The Roundup -

Gone Phishing: Don't Let Scammers Reel You In

 

October 12, 2022 | View PDF

Don't become the catch of the day! Scammers are using increasingly deceptive tactics to get your personal information.

"Phishing scams" are emails, pop-ups, or other messages that appear to be from a credible source but are just trying to trick you into giving information or downloading malware. These scams can be hard to spot, so here's a few techniques that will help you avoid taking the bait.

• Learn How to Recognize a Threat: Knowing how to recognize a phishing attempt is the single best defense you have against scammers. Take the free Online Security training course at http://www.midrivers.com/cap to educate yourself.

• Install Security Software & Keep Systems Updated: Security software can help block phishing scams and malware or viruses they might contain. Keeping all your software (especially your Operating System, such as Windows) updated is also an important defense.

• Always Examine the Message Closely: Phishing scams can look very real, but they usually contain small indications that they are fake. Look for poor spelling and grammar, strange language, or unprofessional images to help you distinguish phishing scams from safe messages. Your real bank, Internet provider, e-mail provider, electric company or other trusted entities will not typically ask you to urgently click a link in an e-mail.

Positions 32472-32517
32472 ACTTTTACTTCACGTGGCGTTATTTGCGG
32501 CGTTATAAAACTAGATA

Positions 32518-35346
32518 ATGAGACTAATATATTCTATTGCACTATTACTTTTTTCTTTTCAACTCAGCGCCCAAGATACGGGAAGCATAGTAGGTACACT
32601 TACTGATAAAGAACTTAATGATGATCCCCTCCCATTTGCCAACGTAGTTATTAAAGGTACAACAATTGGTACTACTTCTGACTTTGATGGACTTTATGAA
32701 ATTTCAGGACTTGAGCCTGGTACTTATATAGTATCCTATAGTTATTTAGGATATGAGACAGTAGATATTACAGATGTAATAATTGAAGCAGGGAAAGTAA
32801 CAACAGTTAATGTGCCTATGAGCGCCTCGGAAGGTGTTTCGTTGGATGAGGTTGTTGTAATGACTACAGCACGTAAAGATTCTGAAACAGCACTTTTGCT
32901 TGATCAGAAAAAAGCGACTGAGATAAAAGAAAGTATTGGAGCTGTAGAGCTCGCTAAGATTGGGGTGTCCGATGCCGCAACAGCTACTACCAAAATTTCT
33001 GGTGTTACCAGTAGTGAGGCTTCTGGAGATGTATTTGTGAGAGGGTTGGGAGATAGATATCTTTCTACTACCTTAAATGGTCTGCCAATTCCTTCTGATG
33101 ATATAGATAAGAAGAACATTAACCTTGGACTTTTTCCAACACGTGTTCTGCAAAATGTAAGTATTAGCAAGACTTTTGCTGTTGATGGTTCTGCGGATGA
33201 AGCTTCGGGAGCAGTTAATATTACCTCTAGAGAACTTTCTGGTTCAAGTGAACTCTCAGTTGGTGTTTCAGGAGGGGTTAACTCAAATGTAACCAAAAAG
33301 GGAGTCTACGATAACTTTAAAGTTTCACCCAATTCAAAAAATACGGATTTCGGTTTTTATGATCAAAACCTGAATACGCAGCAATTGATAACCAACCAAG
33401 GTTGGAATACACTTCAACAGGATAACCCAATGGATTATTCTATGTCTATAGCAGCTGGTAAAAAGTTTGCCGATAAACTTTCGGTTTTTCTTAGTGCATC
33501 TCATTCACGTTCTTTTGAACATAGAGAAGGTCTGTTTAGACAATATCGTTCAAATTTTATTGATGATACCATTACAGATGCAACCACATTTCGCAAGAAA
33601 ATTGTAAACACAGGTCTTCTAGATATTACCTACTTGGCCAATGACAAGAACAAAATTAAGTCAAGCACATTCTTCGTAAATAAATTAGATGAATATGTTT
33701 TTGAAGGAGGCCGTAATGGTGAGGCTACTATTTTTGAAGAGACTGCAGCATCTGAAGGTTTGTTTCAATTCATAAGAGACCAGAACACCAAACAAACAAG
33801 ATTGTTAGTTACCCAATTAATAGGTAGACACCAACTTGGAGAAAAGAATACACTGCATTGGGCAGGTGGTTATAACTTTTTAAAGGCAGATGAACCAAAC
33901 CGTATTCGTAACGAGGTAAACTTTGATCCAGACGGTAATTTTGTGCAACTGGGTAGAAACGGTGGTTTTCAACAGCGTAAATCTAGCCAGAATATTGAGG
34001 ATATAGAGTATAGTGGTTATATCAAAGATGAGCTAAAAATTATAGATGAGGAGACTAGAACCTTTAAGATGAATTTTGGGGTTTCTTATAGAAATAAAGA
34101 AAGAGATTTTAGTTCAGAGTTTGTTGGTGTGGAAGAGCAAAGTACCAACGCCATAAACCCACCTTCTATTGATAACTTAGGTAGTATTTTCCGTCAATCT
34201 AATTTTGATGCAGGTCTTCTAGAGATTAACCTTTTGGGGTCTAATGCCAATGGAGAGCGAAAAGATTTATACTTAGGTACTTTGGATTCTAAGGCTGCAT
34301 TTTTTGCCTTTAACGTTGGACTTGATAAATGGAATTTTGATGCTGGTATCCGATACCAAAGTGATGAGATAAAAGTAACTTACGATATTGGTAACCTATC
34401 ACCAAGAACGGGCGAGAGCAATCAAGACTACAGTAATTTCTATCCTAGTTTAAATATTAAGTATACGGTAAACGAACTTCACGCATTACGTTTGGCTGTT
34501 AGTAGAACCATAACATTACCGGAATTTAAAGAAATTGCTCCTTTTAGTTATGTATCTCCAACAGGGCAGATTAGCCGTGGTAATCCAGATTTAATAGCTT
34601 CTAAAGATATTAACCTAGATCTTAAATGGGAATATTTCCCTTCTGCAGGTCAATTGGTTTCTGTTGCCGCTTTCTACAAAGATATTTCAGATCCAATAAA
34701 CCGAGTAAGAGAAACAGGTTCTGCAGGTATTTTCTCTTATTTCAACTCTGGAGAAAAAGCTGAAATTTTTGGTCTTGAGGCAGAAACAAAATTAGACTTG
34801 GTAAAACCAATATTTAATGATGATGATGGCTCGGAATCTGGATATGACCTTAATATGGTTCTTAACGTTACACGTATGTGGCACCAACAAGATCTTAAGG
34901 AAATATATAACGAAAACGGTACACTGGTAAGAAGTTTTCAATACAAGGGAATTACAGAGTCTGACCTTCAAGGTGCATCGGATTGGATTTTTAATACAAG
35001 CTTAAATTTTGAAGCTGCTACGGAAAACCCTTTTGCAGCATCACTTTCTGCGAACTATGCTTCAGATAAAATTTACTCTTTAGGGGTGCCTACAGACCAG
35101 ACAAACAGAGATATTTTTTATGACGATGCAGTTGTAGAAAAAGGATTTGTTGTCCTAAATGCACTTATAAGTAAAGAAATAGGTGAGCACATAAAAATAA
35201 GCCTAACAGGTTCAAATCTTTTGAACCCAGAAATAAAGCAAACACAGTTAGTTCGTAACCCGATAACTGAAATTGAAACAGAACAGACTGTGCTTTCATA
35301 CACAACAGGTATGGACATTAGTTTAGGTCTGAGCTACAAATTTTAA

• NEVER Click on Anything in a Suspicious Message: Clicking on links or buttons in a scam message can download malware programs onto your computer, giving the scammer access to your data. If you are unsure whether a message is from a credible source, visit the source's official website or call them at a known, trusted phone number and ask.

• Use Multi-Factor Authentication: Set your banking, credit card, and other sensitive accounts up for multi-factor authentication. This means two or more credentials (like a PIN or security question in addition to your password) to access your data, so it's more difficult for scammers to steal your information, even if they get your username and password.

• Don't Reuse Passwords: Don't use the same password for multiple accounts, especially your e-mail account password. Use a password manager like LastPass or Keeper to help remember all your different passwords and generate strong, unique passwords for all your accounts.

If You Fall Victim to a Phishing Scam:

• Change the passwords for your e-mail, computer, websites you frequent, and any financial institutions.

• If you are concerned that financial access information may have been stolen, contact your financial institution(s) immediately and report that you may be the victim of fraud.

• Run a full-system scan for viruses on your computer.

• Report the scam to the Federal Trade Commission at ftc.gov/complaint.

 

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